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Bible Commentaries

Peake's Commentary on the Bible

Exodus 10

Verses 1-20

Exodus 10:1-20 . 8° . A Locust Swarm ( Exodus 10:1-11 J; Exodus 10:12-13 a, “ Egypt,” E; Exodus 10:13 b J; Exodus 10:14 a E; Exodus 10:14 b “ and rested” to Exodus 10:15 a “ darkened,” J; Exodus 10:15 b E to “ left” ; Exodus 10:15 c – Exodus 10:19 J; Exodus 10:20 E).— The opening paragraph has been expanded in the Deuteronomic style ( cf. Deuteronomy 4:9; Deuteronomy 6:7 with Exodus 10:2). Christian instinct avoids such a conception as Yahweh “ mocking the Egyptians” (so correctly Exodus 10:2 mg., cf. Psalms 2:4). The most notable description of a plague of locusts is in Joel (Joel 2*, cf. Joel in CB). They are not very common in Egypt; striking cases have been reported by modern travellers. It is a traveller who wrote, “ Nothing escapes them, from the leaves of the forest to the herbs on the plain.” Morier reported from Persia, “ They were found in every corner, stuck to our clothes and infested our food.” The mere threat alarmed the courtiers, and even Pharaoh tried a fresh concession, that “ the men” only should go ( Exodus 10:10); but Moses had issued the ultimatum that the whole nation must “ keep Yahweh’ s festival “ ( Exodus 10:9). The mention of Moses s rod comes from E; and the references to the natural causes, the E. wind or sirocco bringing, the W. wind removing the locusts, are from J. When it is said ( Exodus 10:15 a) that “ the land was darkened,” it is meant that they formed a continuous dark layer all over the ground. In 1865 near Jaffa several miles were covered inches deep. When an army of locusts invades a locality, the end is usually that it is blown into the sea (as in Exodus 10:19) or the desert.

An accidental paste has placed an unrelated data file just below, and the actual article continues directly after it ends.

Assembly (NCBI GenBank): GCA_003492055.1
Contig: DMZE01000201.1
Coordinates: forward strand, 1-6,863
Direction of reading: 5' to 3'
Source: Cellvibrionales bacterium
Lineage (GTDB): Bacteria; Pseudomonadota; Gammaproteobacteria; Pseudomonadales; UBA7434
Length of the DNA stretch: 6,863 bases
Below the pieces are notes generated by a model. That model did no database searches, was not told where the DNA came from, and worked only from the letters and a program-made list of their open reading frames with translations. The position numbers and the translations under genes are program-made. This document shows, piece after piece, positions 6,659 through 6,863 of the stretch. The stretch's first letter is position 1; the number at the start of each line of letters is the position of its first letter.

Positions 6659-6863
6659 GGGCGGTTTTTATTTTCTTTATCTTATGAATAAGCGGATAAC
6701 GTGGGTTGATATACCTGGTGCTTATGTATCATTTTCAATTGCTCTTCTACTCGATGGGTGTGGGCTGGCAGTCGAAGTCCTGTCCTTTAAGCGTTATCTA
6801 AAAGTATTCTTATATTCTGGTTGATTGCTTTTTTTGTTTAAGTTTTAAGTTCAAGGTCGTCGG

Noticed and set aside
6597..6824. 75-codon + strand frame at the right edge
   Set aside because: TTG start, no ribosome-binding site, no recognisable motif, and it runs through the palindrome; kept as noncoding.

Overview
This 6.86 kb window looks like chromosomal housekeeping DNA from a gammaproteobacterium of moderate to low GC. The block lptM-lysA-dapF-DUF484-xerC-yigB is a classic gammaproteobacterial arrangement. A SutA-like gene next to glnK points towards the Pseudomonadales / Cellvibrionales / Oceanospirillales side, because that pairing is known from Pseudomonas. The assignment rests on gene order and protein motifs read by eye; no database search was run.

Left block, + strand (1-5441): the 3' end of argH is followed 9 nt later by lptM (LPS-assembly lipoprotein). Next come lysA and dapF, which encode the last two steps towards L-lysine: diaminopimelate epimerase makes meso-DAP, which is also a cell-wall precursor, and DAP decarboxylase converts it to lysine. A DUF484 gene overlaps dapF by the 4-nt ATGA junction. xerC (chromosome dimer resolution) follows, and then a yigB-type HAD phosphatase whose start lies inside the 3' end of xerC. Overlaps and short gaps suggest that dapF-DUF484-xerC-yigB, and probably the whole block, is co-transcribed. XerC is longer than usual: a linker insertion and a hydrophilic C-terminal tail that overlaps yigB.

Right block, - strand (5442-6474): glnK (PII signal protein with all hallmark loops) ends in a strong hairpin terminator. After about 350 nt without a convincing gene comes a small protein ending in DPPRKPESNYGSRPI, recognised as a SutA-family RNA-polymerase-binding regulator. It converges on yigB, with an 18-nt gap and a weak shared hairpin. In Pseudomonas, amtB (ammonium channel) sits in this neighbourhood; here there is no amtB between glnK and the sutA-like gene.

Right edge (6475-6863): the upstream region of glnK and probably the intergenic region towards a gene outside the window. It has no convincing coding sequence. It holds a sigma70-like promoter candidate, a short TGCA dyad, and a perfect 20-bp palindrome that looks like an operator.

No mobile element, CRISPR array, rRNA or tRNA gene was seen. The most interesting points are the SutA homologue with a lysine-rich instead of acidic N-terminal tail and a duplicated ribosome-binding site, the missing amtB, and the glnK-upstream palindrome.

Verses 1-29